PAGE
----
Electron cryo Microscopy of Biological assemblies and Macromolecular complexes
The organization of proteins and/or RNA into assemblies can be regarded as the first layer of integration that converts bulk chemical reactions into temporarily and spatially co-ordinated processes. This temporal and spatial patterning is a decisive factor of living systems.
At the low level this co-ordination is realized by larger complexes that combine different functionalities and act as scaffolds that co-ordinate down-stream and up-stream factors. We want to understand the building principles that enable such integration. In particular we want to elucidate how different components and modules of complexes can generate interdependent functionalities.
We use a multidisciplinary experimental approach that combines structural, biochemical and biophysical information. At the heart of our methodological portfolio is structure determination by electron cryo microscopy and image processing. This is a powerful method for elucidating the structure and conformational plasticity of biological assemblies. The method allows imaging of complexes “in solution” under a wide range of conditions in different functional states.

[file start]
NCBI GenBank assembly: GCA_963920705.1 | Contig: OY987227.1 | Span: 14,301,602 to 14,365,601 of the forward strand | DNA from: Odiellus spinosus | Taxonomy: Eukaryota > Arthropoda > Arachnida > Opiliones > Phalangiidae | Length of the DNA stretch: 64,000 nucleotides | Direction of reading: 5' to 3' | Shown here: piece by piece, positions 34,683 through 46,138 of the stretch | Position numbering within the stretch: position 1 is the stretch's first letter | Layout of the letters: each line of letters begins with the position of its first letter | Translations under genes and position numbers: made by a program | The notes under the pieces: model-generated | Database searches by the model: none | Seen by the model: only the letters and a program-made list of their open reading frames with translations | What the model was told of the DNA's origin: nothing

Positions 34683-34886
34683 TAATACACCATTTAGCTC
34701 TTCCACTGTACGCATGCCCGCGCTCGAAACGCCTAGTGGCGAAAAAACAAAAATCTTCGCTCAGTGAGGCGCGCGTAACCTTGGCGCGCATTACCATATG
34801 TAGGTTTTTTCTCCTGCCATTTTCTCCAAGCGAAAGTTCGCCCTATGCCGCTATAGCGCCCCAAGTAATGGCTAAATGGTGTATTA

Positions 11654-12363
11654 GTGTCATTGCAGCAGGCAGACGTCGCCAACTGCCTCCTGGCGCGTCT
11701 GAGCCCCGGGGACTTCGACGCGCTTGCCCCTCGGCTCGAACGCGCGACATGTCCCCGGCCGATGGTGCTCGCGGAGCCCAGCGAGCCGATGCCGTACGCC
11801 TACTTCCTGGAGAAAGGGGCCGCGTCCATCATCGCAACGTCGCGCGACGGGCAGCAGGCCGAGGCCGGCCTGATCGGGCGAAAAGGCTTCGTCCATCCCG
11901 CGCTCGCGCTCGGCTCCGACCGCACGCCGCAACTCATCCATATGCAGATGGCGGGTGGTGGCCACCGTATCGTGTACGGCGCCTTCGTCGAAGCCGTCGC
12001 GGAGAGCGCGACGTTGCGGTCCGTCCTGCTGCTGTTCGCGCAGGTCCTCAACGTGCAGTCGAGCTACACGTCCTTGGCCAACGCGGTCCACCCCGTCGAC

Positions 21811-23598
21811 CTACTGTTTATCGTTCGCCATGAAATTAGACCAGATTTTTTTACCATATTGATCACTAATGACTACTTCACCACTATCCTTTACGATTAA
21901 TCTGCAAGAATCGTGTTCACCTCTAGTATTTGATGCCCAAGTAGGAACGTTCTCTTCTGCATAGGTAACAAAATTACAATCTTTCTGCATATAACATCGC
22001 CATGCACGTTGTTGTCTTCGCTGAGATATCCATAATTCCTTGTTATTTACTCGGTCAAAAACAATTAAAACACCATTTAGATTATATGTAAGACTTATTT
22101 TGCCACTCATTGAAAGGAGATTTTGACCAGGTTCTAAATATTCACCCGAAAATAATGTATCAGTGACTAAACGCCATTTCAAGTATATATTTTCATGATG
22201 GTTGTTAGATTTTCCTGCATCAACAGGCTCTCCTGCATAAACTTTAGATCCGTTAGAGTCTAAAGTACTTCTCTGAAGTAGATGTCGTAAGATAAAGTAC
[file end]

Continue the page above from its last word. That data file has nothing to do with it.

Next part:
Combining many thousands of images of a certain complex often results in three-dimensional structures with almost atomic resolution. Statistical methods give further information on the probable conformational and compositional sub-state of each individual complex in a population of complexes.
Electron cryo microscopy is widely applicable. We are interested in many different complexes. Some are molecular machines in RNA-processing, such as the Ccr4Not complex, RNA-polymerases or RNAse P/MRP. Other complexes are involved in sensing pressure in bacteria (mechanosensitive channels), organizing the active zone of synapses or are viral capsids that segregate and protect the viral genome.